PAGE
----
More Than An Education

When Kinesiology major and New Mexico State University Softball player Tatum Reedy isn’t studying for exams, practicing for games or trying to get in a few hours of personal time, she is helping the community. In fact, Reedy and her team contributed more than a thousand hours of community service during the last school year, including nearly 55 from Reedy.

“As a part of New Mexico State Softball, we are all part of something so much bigger than just the game. We represent the team, the school, the community and even the state,” says Reedy, a senior. “It's no longer just about ourselves, so any chance we get to give back to the community and interact with those individuals who support us is a win in my book.” Tatum says she’s encouraged to give back because she sees a culture of caring at NMSU. The campus community focuses on the success of students, faculty and staff, while always considering the impact the university can have in Las Cruces, the state and beyond.

A family moment

That caring focus shone bright in May, when Tiffany Diaz, one of NMSU’s newest graduates, was preparing to accept her bachelor’s degree in Hotel, Restaurant and Tourism Management. The excitement of her accomplishment was tempered by sadness, as her mom, T.J. Diaz, was battling cancer and was too ill to attend  NMSU’s commencement.

“When we heard Tiffany’s mom was unable to share in such a  momentous occasion, we did everything we could to see that she did,” says Chancellor Garrey Carruthers. Together with James D.  Libbin, then interim dean of NMSU’s College of Agriculture; Jean Hertzman, director of the School of HRTM, and student regent Amanda López Askin, Carruthers joined in a very special ceremony to present Tiffany with her diploma one week ahead of schedule at her parents’ home. The following Wednesday, T.J. passed away.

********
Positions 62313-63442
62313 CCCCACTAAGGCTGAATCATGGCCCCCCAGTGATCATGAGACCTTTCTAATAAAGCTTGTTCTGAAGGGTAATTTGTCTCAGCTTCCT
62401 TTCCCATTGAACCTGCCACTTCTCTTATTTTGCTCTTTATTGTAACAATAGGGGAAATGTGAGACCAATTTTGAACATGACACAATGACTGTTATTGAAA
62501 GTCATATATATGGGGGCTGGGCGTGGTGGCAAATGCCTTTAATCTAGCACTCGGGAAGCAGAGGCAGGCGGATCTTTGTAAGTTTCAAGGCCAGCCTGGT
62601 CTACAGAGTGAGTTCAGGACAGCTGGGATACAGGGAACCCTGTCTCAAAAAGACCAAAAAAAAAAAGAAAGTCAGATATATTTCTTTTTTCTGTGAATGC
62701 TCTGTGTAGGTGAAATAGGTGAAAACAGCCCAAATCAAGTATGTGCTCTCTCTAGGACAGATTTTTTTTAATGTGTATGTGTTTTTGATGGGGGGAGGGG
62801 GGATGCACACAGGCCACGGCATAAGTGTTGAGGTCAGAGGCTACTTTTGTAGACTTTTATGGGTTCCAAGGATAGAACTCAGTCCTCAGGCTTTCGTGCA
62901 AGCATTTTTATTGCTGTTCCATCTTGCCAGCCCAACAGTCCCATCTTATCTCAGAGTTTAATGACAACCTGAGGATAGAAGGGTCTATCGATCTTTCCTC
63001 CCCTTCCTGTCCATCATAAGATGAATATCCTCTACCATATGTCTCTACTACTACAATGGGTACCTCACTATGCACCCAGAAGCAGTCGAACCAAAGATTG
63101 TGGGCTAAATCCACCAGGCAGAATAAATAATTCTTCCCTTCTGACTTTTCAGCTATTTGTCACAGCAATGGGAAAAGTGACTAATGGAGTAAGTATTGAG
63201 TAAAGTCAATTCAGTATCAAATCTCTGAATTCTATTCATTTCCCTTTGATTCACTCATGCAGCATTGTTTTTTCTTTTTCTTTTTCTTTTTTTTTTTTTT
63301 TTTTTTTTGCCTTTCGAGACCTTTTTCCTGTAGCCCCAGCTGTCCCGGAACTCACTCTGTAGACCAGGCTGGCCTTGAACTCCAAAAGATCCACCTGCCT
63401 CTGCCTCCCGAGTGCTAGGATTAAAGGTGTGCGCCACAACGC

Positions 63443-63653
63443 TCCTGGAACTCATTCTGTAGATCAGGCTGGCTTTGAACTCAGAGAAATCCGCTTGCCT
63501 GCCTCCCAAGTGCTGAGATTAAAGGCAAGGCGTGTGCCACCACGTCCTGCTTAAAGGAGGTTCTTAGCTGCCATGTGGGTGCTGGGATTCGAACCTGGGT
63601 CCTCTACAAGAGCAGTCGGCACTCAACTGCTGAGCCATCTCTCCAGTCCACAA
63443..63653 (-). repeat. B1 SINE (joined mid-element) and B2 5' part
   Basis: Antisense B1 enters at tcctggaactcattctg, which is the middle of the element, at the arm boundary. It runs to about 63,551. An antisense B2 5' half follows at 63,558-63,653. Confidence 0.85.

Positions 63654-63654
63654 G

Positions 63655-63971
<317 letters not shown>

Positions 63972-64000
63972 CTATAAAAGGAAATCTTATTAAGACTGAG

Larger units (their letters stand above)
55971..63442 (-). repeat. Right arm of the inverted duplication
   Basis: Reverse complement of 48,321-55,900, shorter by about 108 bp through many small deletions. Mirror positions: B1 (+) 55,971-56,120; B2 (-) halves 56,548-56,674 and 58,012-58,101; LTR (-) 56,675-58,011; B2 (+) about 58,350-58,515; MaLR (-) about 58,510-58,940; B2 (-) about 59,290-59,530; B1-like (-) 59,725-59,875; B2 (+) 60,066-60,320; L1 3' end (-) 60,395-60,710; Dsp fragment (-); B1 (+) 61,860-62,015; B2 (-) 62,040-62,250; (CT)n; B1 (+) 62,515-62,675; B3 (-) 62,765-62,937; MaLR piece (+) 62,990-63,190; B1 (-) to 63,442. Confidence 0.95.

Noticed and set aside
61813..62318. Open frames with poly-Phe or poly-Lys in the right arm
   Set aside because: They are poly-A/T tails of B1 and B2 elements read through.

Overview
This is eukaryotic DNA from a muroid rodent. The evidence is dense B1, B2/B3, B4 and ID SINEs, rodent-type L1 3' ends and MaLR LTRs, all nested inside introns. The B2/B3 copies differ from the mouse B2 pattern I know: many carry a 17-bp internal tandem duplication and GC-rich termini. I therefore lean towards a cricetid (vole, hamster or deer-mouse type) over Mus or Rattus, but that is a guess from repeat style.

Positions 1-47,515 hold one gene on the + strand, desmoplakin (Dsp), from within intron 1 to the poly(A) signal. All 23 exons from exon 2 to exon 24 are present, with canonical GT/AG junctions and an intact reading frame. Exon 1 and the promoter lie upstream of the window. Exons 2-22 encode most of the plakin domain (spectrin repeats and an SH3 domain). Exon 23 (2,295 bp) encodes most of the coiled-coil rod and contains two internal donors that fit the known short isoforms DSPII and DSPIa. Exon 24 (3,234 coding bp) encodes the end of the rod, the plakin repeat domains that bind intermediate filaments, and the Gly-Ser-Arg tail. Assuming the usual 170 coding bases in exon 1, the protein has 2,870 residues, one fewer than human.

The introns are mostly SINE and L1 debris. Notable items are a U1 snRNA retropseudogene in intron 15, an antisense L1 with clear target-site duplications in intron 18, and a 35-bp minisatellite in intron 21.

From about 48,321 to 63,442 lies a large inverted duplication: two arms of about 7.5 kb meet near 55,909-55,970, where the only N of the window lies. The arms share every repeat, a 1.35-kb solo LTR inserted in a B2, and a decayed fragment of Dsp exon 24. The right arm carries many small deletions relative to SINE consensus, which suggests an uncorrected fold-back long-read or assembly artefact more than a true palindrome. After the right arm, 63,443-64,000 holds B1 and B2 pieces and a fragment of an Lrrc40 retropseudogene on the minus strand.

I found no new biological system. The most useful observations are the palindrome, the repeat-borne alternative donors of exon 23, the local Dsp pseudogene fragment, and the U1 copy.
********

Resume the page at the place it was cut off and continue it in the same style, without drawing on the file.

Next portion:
While moments like the one NMSU leaders offered at the Diaz home are not an everyday occurrence, the impact of the actions of students, faculty and staff is.

Planting a seed

When Katherine Mendoza, an early childhood education major, got her hands a little dirty weeding and spreading mulch while volunteering with the Know, Grow and Show Community Garden at University United Methodist Church on Locust Street near campus, she had no idea the impact her time would have on the children and residents in the area. In addition to providing fresh fruits and vegetables for the church’s food pantry and those in need, the spot will serve as a prayer garden for people of any denomination.

“It has a really big impact on everybody,” says Mendoza, who has volunteered at the garden with more than 100 others, including representatives from NMSU and the Doña Ana Community College. “We’re really planting our own seed all together, and one day we’ll see this garden all put together.

 

morethan-1

A giving community